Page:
a reflection on the artys

by lovedancemoreguest

Recently I attended the City Weekly Artys reception with Ashley Anderson. loveDANCEmore received an award for it’s continuing work in our city. Not to brag, but we have accomplished a lot this year. Why? Because we have been able to collaborate with so many talented people here in our local dance community. I think Daughters of Mudson in particular showcased an array of uniquely compelling work by five female choreographers. Rachael Shaw, Emily Haygeman, Leah Nelson, Kitty Sailer and Ashley Anderson are all making work worth following. Mudson at the Masonic Temple also continued to create opportunities for people to workshop diverse new dances. loveDANCEmore’s March collaboration with LA-based Dances Made to Order resulted in three new dance films that have already played at several festivals. Screen Deep at UMOCA showcased the dance film of 5 countries and 9 U.S. states.

In short, I think loveDANCEmore deserved this award. We had a lovely time, but felt slightly out of place. We didn’t see any of our peers in the dance community there. It got us thinking about who we would have had honored alongside us had we been charged with handing out awards that night. What follows below is a the result of a casual conversation. It is by no means an is an attempt at a comprehensive look at the last year in dance. Of course there are gross omissions. We invite your thoughts, criticism and most of all your own award show fantasies.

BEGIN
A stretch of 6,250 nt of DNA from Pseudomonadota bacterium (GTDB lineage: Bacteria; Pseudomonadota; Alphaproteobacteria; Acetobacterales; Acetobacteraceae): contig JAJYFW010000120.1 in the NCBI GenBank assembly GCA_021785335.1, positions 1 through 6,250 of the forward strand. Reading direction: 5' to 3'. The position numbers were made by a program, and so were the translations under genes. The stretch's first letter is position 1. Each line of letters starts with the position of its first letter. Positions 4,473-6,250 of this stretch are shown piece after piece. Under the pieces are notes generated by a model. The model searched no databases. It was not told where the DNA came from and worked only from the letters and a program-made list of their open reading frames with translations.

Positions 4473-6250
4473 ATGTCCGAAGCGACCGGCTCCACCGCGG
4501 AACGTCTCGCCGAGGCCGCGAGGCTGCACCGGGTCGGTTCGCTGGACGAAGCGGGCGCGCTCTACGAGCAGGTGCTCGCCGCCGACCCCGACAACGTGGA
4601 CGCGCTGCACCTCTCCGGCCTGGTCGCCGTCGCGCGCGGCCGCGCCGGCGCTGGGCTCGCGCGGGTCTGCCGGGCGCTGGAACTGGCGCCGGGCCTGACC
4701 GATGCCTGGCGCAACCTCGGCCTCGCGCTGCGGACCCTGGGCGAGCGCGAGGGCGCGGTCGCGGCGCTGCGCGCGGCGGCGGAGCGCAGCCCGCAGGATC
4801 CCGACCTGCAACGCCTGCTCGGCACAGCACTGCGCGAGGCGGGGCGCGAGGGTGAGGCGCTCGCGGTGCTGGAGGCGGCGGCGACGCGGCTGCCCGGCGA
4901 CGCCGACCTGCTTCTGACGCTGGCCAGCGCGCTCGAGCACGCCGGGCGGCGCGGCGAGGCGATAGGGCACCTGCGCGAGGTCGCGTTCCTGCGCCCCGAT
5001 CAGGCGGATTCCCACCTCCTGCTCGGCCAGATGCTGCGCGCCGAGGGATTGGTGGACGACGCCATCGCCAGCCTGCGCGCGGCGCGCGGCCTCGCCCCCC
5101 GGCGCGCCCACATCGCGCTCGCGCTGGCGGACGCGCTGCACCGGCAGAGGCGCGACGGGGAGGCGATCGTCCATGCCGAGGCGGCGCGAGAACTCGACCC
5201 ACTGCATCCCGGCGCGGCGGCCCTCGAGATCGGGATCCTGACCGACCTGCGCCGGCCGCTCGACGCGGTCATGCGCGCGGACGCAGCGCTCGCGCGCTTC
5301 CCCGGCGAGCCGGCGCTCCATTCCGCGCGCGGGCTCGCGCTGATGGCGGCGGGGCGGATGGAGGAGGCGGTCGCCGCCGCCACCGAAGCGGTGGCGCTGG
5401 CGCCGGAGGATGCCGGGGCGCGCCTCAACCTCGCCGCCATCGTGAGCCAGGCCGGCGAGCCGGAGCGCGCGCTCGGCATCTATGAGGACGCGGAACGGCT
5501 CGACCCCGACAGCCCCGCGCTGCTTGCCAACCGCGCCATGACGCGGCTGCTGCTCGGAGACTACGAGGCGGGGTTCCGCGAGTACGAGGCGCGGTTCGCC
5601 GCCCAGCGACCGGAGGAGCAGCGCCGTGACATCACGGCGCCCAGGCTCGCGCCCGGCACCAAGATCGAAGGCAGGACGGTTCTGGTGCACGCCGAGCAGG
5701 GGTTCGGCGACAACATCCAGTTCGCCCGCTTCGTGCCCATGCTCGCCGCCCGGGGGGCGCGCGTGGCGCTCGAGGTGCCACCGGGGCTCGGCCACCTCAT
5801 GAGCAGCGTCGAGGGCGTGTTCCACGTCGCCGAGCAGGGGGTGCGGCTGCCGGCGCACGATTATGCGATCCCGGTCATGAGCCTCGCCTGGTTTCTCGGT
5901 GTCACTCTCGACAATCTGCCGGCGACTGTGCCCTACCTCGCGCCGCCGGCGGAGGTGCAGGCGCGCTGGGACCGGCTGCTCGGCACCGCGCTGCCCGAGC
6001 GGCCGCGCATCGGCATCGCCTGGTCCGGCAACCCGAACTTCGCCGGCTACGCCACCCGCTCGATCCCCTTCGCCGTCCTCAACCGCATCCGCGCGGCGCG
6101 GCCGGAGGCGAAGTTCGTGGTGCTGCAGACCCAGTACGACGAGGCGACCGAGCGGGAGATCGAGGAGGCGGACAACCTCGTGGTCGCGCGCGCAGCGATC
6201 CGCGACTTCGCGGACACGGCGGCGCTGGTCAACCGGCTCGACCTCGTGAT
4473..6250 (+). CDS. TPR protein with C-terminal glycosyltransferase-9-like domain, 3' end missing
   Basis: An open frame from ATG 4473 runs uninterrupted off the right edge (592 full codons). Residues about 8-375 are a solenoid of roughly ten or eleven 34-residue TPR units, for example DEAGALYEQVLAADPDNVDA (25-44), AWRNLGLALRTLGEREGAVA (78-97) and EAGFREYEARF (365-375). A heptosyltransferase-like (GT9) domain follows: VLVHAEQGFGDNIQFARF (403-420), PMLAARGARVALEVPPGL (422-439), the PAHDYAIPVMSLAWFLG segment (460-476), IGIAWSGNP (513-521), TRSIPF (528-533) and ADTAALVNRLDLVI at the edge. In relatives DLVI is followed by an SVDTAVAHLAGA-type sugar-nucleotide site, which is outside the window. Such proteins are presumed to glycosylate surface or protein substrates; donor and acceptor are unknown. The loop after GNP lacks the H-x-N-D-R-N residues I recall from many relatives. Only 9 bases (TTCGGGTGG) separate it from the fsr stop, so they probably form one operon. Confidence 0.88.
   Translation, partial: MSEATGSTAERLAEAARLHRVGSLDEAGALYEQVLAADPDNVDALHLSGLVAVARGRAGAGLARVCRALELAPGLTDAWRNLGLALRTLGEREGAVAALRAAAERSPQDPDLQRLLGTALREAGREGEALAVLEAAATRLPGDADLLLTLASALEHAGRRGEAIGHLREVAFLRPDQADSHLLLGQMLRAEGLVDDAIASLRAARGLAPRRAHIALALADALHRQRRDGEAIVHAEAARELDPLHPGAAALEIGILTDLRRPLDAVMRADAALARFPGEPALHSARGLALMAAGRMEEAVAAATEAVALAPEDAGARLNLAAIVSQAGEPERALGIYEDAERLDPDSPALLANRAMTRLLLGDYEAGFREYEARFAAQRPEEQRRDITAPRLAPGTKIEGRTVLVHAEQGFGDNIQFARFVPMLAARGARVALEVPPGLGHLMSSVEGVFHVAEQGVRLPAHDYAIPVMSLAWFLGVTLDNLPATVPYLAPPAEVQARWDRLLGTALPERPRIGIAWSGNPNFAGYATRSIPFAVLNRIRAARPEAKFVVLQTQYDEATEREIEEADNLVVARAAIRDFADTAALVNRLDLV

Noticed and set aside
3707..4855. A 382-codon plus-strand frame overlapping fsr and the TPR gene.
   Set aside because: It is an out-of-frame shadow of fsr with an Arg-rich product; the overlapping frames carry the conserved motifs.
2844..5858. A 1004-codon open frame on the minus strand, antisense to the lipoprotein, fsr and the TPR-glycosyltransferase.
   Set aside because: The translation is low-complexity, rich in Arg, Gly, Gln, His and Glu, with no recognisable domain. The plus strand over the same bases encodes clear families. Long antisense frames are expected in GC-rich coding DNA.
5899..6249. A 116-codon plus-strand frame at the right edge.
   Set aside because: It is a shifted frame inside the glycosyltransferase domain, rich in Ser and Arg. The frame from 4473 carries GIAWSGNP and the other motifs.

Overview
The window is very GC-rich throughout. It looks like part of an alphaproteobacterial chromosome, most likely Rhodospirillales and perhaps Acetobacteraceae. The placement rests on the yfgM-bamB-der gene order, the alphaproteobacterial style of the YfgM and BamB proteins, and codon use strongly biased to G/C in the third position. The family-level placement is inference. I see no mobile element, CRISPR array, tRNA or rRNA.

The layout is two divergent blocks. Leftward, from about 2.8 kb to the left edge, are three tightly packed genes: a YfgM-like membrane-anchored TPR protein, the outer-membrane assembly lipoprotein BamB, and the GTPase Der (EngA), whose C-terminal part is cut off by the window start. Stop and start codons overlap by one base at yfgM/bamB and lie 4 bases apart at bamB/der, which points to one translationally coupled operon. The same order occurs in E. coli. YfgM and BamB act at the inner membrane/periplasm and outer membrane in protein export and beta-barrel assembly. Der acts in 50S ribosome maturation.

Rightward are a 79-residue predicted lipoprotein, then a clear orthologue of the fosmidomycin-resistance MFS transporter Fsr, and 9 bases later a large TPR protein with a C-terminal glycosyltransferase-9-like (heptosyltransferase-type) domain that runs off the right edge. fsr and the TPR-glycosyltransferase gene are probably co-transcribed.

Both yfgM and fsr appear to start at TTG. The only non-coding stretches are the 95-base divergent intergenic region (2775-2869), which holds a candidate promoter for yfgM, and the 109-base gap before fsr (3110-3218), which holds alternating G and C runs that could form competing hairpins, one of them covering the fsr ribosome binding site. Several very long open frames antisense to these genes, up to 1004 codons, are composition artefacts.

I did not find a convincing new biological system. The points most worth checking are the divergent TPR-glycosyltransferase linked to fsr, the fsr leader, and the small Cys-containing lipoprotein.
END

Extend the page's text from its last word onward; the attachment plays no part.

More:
Excellence in Performance: Karin Fenn perfomed beautifully in My Turkey Sandwich’s The Yellow Wallpaper (which was honored with an Arty). She was also stunning in Raw Moves’ Babble. As a performer she fully commits to her work and really dives in.

Sustained Achievement: Chara Huckins, who left RDT at the end of last season has consistently delivered nuanced, dynamic performances across the company’s diverse repertory. Chara’s passing into a new phase deserves special recognition. I’ve heard some of my peers say her performances can be glib and to them I say that her arabesque is better than yours.